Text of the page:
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Gartner – Worldwide BI and Analytics Market up 4%  

“Even though growth was nowhere near the levels of 2008, and by no means immune to the recession, BI showed that it is not as cyclical as many other software areas, recording healthy growth in one of the toughest years recorded in software history,” said Dan Sommer, senior research analyst at Gartner. “The dominant vendors continued to put BI, analytics and PM front and center of their messaging. Organizations largely continued their BI projects, hoping that resulting transparency and insight would enable cost-cuts and improved productivity and agility. However, there is no doubt pressure has intensified on deal sizes and price points on new sales throughout the year.”

The top five vendors continued to make up most of the market with 71 percent market share. “The large vendors held their own. As IT is consolidating, BI spending often went to a few strategic vendors. However, the application-centric vendors didn’t have the same up-selling momentum as they did in 2008,” said Mr. Sommer.

More here and the full paper can be reached here.

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August 22nd, 2010 at 10:26 pm

101 Ways to Sabotage Your Predictive Analytics Project  

And there is the first five here. Interesting Read, I liked it.

The strategic approach and project design for predictive analytics is substantially different than the other areas of business intelligence. Unlike a data warehouse design, which is similar to an engineering project, predictive analytics and data mining are a discovery process. And while several consortiums have standardized formal processes to accommodate discovery and iterative process, the practice remains riddled with common pitfalls.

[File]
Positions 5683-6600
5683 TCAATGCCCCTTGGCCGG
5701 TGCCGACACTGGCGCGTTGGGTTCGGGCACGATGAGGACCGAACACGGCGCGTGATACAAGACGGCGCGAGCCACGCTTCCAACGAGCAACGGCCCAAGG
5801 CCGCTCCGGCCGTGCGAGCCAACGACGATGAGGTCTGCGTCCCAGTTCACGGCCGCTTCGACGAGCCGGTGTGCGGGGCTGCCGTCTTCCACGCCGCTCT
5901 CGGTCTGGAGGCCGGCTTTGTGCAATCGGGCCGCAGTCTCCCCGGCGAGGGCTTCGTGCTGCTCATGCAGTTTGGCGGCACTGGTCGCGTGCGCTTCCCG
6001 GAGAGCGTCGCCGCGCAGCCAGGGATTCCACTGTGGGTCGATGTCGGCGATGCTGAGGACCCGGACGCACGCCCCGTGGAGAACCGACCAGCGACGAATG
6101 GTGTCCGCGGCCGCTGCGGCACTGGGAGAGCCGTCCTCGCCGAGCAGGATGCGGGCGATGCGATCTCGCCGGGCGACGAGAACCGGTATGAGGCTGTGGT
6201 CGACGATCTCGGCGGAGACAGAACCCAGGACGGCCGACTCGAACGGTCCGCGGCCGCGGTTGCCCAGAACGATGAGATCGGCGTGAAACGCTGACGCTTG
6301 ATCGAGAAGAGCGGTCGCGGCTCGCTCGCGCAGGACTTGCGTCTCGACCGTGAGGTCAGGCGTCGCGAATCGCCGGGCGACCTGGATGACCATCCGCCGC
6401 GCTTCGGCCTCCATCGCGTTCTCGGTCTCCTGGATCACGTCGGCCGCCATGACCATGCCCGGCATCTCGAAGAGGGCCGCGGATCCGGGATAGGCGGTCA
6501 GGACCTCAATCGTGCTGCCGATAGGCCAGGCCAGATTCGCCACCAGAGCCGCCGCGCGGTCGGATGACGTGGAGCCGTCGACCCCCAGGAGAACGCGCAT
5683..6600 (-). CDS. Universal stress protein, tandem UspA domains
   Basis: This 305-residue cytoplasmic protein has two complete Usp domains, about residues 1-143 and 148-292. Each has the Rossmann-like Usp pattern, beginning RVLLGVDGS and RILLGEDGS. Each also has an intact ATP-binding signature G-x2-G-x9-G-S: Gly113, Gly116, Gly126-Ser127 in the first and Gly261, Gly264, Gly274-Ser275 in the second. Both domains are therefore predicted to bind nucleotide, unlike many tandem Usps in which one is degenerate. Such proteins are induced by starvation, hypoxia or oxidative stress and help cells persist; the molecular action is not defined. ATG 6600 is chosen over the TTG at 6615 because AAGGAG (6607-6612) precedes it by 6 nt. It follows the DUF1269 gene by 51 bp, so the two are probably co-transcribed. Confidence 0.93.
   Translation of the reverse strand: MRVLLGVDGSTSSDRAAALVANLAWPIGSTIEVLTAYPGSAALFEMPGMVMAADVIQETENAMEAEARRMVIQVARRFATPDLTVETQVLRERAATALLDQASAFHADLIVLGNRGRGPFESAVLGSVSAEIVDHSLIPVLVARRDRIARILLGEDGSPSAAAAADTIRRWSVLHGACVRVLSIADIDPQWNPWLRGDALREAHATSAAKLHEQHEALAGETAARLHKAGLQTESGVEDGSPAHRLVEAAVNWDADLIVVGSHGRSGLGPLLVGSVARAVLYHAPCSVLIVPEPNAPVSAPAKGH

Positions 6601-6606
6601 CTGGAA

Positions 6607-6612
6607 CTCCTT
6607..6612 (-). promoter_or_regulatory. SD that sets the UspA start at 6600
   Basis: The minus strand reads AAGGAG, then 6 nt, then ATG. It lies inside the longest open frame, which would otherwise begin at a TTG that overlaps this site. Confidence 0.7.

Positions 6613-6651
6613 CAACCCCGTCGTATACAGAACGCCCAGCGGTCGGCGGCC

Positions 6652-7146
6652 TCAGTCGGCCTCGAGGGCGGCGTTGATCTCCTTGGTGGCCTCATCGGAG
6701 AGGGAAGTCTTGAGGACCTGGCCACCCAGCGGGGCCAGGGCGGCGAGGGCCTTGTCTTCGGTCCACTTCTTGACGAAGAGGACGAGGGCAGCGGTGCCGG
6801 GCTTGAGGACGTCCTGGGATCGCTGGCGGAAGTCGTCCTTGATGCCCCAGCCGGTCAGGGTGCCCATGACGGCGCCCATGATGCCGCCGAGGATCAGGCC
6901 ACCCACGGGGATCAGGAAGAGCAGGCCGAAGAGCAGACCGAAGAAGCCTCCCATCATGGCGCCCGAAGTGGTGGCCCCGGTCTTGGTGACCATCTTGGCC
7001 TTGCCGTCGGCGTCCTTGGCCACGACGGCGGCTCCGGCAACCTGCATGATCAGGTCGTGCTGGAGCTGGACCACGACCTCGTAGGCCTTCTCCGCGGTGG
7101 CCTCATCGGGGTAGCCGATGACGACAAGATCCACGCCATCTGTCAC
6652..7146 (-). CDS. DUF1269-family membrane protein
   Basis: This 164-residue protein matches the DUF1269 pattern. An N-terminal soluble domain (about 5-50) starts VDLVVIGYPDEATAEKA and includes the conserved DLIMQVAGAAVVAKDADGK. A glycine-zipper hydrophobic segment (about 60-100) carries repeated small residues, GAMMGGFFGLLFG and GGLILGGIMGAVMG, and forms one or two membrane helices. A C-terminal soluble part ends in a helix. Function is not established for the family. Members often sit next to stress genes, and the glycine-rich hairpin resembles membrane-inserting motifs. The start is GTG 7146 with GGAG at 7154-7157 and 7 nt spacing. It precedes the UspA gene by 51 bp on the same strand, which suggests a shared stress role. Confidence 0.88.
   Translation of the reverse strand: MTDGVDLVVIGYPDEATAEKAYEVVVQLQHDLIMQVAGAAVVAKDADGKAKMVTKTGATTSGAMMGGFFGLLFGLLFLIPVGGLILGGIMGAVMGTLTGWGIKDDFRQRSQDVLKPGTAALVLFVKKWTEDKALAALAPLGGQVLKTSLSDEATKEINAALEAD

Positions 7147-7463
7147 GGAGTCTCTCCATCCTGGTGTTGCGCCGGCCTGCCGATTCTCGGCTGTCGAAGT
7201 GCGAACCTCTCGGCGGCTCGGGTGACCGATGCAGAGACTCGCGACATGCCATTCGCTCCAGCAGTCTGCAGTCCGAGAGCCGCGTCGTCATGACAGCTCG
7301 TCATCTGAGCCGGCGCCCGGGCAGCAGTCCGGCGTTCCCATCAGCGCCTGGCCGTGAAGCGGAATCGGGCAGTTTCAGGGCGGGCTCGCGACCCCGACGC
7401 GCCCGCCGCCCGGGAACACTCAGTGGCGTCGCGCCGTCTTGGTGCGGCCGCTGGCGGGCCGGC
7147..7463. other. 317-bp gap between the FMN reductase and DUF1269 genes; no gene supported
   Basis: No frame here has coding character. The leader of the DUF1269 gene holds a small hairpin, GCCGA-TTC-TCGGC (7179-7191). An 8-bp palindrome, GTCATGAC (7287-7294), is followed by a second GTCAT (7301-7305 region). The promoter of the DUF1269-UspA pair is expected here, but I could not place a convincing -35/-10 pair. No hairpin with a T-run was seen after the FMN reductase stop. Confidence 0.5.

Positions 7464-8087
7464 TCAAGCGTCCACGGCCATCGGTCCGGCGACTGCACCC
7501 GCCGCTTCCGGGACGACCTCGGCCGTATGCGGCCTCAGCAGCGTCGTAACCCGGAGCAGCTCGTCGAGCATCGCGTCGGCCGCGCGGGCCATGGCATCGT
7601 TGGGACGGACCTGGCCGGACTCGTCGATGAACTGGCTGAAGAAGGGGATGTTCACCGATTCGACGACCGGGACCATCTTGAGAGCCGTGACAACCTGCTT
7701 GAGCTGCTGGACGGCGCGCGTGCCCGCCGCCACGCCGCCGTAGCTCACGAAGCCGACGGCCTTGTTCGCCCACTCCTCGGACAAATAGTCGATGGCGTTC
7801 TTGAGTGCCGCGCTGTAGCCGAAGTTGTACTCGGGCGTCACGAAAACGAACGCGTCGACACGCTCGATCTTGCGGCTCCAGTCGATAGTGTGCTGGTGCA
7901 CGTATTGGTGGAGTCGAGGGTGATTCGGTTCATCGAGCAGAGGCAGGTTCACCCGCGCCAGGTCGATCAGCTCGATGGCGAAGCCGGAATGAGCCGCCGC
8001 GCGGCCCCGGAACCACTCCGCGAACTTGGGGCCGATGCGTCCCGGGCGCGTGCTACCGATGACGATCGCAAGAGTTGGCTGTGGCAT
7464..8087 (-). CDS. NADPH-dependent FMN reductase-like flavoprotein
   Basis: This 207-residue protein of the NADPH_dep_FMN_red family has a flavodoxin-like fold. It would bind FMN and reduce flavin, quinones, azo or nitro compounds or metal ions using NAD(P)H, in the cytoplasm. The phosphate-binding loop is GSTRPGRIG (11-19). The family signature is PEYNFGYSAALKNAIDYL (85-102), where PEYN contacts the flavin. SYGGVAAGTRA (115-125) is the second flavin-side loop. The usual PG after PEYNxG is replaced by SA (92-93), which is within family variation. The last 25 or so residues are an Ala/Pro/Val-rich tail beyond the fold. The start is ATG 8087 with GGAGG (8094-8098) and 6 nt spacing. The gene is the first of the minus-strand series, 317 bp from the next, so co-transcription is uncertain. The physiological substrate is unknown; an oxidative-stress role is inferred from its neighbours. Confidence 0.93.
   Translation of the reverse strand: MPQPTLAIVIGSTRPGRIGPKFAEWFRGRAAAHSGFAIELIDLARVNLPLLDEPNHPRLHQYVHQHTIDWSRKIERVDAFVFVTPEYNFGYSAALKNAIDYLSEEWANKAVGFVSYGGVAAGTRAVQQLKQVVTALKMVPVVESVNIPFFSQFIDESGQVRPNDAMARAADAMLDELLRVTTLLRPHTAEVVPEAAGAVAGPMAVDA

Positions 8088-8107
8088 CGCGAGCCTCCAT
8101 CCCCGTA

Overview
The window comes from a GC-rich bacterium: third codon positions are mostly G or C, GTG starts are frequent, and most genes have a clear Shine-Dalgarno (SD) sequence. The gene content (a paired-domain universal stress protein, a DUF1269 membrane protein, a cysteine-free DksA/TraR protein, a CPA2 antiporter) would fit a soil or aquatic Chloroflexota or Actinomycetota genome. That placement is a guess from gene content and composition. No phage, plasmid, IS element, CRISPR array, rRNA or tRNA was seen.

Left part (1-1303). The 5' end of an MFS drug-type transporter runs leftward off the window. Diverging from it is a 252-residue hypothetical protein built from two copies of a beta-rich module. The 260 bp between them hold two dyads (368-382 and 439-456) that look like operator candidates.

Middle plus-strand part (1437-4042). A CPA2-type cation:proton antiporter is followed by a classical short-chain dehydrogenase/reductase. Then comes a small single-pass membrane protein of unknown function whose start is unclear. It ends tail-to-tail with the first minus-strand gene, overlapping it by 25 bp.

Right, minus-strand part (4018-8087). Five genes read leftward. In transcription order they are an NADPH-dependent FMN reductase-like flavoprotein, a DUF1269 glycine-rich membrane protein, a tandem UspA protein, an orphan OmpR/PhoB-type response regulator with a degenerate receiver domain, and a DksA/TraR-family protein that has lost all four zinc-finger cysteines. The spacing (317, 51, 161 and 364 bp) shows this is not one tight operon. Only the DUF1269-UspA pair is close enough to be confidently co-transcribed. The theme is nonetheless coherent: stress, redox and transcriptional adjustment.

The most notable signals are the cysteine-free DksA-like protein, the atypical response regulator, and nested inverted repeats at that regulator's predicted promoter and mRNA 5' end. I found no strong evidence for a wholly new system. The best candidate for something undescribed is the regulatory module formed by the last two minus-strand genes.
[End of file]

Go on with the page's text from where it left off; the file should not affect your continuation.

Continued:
Those who make the effort to educate themselves on the industry-standard approach to predictive analytics are nearly assured to reap residual returns – long before their counterparts who typically rush to acquire a tool and dive headlong into the data.

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May 18th, 2010 at 6:22 pm

Noetix Chosen as a Finalist for the Stevies 2010  

For more, here is the press release

Stevie Award judges nominated Noetix based on an essay submission detailing the exciting year the company experienced in 2009 including record profitability in the first half of the year and the acquisition of business analytics company, Jaros Technologies Corp., in October. Noetix also introduced Noetix Analytics for Oracle E-Business Suite, an affordable packaged analytics solution that significantly reduces the manual effort of implementing a data warehouse. This new addition to the Noetix family of products supports the company’s dedication to maximize customer investments in enterprise applications as well as other BI tools. More importantly, it provides a data warehousing solution to meet the long-term needs of Noetix customers.

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May 18th, 2010 at 8:20 am

Dominant Player in Cloud Computing?  

Read Write Web makes a study at Cloud Computing and analyzes the future leader in this area. Interesting Read.

In a way, this runs against the grain of existing technology landscape and our history with successful innovations. Maybe that is why we love the idea of the cloud itself?

It’s too big to own: One big reason to doubt a single dominant force in the cloud is that it feels like owning the Internet. Even Cisco with its strengths can’t make such a claim. Perhaps the cloud is the perfect market, where the barriers of entry are low enough that continual evolution will occur.
It’s a movement, not a layer: Another argument against the cloud having a dominant player is its fuzzy definition. There are many parts and pieces to it, and it’s not clear today what it would mean to “win” the cloud computing market.